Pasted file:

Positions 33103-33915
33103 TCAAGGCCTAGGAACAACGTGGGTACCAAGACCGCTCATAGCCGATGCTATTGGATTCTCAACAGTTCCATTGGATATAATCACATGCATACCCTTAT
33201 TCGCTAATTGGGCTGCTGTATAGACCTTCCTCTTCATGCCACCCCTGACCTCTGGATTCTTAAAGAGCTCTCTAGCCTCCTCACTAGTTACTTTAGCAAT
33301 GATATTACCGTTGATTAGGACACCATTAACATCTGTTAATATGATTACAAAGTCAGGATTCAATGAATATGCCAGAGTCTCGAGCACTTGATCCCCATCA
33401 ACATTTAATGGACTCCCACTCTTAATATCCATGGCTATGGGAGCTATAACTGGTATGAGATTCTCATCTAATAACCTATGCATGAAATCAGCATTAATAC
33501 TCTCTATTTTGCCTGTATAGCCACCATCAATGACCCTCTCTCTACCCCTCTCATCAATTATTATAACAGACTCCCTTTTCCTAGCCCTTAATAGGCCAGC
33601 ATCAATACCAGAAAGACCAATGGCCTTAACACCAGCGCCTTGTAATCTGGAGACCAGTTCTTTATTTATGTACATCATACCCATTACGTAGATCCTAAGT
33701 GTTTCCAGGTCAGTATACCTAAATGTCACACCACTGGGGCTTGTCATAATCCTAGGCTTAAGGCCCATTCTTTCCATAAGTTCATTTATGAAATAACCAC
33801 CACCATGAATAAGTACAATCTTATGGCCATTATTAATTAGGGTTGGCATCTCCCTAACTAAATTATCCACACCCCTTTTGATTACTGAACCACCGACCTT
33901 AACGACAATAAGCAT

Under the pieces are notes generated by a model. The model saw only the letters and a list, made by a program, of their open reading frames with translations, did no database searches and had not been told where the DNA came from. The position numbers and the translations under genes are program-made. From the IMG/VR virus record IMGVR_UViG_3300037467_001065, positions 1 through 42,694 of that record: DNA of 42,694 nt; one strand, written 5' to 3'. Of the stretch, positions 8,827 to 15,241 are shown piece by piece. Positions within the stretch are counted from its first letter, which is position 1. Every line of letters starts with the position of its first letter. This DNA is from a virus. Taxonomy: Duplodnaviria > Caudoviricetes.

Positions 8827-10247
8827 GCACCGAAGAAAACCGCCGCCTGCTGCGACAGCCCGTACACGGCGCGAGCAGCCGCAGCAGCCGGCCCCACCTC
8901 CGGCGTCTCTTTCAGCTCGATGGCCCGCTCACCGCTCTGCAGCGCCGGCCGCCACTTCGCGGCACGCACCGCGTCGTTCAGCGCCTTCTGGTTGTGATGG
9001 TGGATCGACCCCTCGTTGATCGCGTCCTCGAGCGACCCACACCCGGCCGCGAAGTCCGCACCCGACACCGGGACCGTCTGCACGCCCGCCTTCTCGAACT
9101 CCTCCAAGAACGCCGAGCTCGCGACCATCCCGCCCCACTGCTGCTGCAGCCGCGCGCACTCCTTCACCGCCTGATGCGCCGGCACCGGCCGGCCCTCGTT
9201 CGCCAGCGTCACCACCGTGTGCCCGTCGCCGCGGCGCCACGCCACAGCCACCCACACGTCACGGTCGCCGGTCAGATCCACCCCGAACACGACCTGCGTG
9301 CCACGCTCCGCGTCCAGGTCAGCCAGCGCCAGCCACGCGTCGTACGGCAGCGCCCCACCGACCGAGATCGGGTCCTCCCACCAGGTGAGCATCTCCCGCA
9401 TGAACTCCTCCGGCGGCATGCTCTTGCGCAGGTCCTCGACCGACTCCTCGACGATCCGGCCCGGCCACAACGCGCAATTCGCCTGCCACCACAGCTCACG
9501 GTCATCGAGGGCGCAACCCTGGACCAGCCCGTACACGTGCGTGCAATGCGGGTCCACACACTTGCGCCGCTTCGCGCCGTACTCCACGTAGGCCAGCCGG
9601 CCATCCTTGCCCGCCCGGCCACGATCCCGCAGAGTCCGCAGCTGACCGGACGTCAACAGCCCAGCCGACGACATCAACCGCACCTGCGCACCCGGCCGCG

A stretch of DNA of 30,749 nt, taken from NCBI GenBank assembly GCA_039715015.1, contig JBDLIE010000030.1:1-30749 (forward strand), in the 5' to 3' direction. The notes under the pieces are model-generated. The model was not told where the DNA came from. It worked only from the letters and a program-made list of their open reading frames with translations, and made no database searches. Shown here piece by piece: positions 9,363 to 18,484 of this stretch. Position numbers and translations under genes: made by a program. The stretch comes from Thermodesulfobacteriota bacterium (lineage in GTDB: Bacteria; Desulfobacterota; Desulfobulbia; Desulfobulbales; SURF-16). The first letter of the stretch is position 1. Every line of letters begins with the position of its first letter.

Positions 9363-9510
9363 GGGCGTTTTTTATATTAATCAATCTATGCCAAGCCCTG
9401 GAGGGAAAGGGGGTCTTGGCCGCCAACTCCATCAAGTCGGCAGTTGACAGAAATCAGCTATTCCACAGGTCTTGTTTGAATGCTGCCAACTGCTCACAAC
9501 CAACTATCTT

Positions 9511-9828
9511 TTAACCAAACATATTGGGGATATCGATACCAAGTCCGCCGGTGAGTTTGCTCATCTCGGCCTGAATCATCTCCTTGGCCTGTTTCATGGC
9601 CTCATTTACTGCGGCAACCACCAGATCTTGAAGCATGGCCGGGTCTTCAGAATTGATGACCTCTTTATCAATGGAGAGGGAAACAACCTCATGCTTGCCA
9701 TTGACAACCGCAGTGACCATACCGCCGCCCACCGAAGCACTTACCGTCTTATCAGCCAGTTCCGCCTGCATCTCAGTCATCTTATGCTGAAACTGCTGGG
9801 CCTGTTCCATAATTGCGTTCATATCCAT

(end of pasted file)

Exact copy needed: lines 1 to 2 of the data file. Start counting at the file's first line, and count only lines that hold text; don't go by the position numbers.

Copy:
Positions 33103-33915
33103 TCAAGGCCTAGGAACAACGTGGGTACCAAGACCGCTCATAGCCGATGCTATTGGATTCTCAACAGTTCCATTGGATATAATCACATGCATACCCTTAT